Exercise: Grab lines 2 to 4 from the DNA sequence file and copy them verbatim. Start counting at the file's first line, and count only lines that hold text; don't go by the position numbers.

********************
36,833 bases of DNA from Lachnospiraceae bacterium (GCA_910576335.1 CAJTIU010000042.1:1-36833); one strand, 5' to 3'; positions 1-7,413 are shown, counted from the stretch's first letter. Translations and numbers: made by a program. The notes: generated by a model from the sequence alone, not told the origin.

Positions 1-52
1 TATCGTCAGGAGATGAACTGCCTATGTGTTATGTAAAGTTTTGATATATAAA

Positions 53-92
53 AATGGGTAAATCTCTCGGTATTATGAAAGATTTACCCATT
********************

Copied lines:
Positions 1-52
1 TATCGTCAGGAGATGAACTGCCTATGTGTTATGTAAAGTTTTGATATATAAA

Positions 53-92